priorities. “I can’t have Lydia thinking computer time is more valuable than her,” he says. “I honestly feel the same as the children I birthed,” Tara says. “She’s mine.”  They’re teaching her, but she’s teaching them about themselves as well. Maya, who has a curious and mechanical mind, likes to open things up with Lydia to look inside. She never thought she’d be giving piggy-back rides and having tea parties with Lydia and a singing tea kettle.  As an electrician student, Maya has to be strong and tough. “One of the guys at work says I’m more soft now,” she says, laughing.  Aaron and Lydia do workouts together. Christmas is a big deal in the Hoyte family and Adrian is always planning the experience they’ll give their children. There have been wooden nutcracker decorating contests, contests to buy the best, sentimental $20 gift from a thrift store, escape room puzzles and gingerbread house decorating, which Lydia assisted last year. In past years, Tara decorated up to 11 Christmas trees for the house. “We’re down to seven,” Tara says. There’s a Christmas Eve church service and a big breakfast with extended family on Christmas Day.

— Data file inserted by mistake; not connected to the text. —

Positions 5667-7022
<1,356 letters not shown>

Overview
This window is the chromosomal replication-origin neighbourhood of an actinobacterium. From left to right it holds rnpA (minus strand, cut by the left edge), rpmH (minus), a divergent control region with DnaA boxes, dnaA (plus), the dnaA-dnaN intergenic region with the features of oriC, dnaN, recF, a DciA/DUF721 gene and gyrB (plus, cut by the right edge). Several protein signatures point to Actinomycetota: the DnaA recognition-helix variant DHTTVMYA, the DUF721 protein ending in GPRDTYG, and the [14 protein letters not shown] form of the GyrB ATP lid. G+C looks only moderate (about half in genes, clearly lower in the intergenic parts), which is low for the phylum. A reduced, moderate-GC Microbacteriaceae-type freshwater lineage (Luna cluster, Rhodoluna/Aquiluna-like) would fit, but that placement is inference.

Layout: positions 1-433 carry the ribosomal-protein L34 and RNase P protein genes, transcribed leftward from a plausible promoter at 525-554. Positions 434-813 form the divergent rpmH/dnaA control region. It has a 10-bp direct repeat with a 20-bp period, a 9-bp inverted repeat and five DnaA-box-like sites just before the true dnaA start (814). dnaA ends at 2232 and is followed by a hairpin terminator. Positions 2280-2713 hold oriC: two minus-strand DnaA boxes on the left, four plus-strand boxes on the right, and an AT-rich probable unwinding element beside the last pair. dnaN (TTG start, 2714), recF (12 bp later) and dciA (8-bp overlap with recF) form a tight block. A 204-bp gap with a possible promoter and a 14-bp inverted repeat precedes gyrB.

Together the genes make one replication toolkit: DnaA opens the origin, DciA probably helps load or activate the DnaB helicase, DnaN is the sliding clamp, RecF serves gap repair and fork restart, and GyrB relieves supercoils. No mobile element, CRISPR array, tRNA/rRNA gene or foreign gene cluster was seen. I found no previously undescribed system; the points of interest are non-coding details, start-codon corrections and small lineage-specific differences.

Never ever, ever, have Tara and Adrian second-guessed their decision to take the little girl into their hearts and home. “Everywhere Lydia goes, she brightens up rooms and faces,” Adrian says. “She gives hope to people and it opens up our eyes to the need. For every Lydia, there are 20 to 30 children who need a home. “You just decide to love her and when that decision is made, all the rest of the decisions are easy.”